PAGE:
Willie Walsh, the chief executive of British Airways, delivered a snub to Airbus yesterday by saying there were "big question marks" over its A380 superjumbo and indicating the airline was potentially interested in buying the stretched Boeing 747 about to be launched by its rival.
BA is reviewing its long-haul fleet requirements and is expected to reach decisions on replacement aircraft by Easter. But speaking en route to India, where BA has just begun serving its fifth city, Bangalore, Mr Walsh appeared to rule out a purchase of the A380 for the foreseeable future. "We are pleased we haven't got one on order at the moment," he said. "It is too big an aircraft. There is a big question mark beside it."
Sales of the A380 so far stand at about 139 but Airbus needs orders for 250 and possibly 300 if the dollar remains weak, to break even on the programme and pay back the £2bn in launch aid received from its four partner governments.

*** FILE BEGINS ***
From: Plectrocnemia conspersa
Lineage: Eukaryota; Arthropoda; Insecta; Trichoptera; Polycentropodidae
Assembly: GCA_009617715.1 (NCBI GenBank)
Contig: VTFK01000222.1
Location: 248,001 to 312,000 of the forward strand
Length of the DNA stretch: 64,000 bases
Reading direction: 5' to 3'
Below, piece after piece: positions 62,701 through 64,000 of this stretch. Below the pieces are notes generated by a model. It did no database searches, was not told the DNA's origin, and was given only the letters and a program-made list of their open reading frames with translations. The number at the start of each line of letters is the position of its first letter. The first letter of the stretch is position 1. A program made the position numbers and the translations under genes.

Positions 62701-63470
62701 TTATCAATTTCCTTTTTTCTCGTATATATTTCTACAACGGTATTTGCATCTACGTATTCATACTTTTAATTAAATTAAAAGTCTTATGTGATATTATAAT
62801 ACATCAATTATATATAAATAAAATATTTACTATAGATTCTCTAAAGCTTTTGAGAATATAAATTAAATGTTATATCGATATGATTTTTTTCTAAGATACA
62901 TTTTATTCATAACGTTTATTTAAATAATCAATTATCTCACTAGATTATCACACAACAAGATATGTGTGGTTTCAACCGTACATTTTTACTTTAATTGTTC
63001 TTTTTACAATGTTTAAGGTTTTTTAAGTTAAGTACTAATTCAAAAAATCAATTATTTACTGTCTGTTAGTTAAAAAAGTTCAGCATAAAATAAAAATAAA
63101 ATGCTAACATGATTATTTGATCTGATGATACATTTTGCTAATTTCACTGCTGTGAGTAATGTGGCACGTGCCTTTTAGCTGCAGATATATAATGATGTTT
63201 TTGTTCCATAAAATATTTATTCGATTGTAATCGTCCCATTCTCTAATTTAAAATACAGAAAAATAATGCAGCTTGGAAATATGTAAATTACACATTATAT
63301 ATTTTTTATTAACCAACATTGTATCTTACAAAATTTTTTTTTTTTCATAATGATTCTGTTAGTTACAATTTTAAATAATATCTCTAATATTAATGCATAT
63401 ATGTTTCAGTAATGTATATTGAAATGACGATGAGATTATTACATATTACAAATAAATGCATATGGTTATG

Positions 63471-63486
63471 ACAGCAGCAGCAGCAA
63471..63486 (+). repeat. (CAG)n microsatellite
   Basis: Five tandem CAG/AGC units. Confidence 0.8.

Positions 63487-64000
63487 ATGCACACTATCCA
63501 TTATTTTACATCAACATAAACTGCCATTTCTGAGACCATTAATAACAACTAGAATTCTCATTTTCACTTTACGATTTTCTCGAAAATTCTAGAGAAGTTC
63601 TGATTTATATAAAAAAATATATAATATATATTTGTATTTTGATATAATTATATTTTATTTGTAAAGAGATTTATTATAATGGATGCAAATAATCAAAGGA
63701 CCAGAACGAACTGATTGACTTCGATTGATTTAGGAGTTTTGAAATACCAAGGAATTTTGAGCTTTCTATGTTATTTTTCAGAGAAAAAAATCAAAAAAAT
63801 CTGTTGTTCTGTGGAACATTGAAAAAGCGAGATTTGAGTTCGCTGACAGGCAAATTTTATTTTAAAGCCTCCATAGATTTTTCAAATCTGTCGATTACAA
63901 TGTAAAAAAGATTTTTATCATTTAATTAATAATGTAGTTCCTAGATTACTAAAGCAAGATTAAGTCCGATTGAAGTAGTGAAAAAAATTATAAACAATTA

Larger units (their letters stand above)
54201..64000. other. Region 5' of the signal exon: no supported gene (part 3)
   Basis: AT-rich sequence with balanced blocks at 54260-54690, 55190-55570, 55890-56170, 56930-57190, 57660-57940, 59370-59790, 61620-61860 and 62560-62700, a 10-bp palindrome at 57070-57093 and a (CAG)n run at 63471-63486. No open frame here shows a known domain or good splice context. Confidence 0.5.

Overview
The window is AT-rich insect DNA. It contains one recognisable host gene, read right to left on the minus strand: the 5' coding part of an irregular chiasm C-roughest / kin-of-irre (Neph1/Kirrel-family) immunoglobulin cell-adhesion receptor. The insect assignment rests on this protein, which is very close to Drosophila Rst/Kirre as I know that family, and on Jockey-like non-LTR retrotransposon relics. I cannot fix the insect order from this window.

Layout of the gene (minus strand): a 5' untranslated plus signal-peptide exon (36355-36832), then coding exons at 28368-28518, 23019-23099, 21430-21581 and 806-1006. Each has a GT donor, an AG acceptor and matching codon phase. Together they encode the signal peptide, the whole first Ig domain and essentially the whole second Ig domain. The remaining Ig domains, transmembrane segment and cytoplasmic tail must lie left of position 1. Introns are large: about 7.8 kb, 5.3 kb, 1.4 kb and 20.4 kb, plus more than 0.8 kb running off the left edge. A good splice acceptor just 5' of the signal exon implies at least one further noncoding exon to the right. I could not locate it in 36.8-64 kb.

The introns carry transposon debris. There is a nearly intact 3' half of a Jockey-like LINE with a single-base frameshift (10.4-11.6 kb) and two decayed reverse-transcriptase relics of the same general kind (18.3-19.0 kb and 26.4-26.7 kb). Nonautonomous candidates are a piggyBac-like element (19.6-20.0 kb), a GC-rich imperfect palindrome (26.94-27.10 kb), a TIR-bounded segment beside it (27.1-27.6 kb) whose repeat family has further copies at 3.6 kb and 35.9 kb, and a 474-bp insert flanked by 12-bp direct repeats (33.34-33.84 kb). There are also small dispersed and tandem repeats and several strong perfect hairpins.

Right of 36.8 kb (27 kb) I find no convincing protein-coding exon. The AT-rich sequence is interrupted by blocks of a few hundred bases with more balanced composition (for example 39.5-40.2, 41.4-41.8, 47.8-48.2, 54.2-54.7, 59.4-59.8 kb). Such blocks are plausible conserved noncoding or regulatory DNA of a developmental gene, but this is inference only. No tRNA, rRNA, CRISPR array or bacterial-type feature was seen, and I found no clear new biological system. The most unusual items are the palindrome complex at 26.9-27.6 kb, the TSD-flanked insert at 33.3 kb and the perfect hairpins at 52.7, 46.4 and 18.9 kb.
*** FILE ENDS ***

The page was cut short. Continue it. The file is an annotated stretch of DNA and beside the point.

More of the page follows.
BA has 57 Boeing 747-400s in its fleet, the oldest of which is 16 years. They seat 413 passengers in a standard three-class configuration. It is considering exchanging some for the new 747 Advanced, which will have an extra 30-40 seats.
Boeing is expected to launch the aircraft this month. Initially, most orders will be for the freighter version. The Luxembourg carrier Cargolux has said it wants to buy 10 and Qantas and Singapore Airlines are also thought to be likely customers.
BA is serving Bangalore in southern India five times a week using Boeing 777s. India is BA's fastest-growing market and its biggest intercontinental destination after the US. By summer, BA will operate 42 flights a week to Delhi, Mumbai, Chennai and Kolkata, carrying about one million passengers a year.
Mr Walsh said BA was keen to go to daily flights to Bangalore and was aiming to launch services to Hyderabad and Cochin as the Indian airline market was further liberalised.
BA has also agreed a tie-up with the domestic Indian carrier Air Sahara covering code-sharing, pricing, lounge access and frequent flyer programmes to help feed traffic on to its routes to London. Air Sahara is part of the privately owned Sahara Group, a diversified industrial company whose interests span retailing, construction and IT. It may become one of BA's partners in the oneworld alliance.
Mr Walsh also played down the prospects of BA merging with Spain's Iberia, in which it holds a 9 per cent stake.Reuse content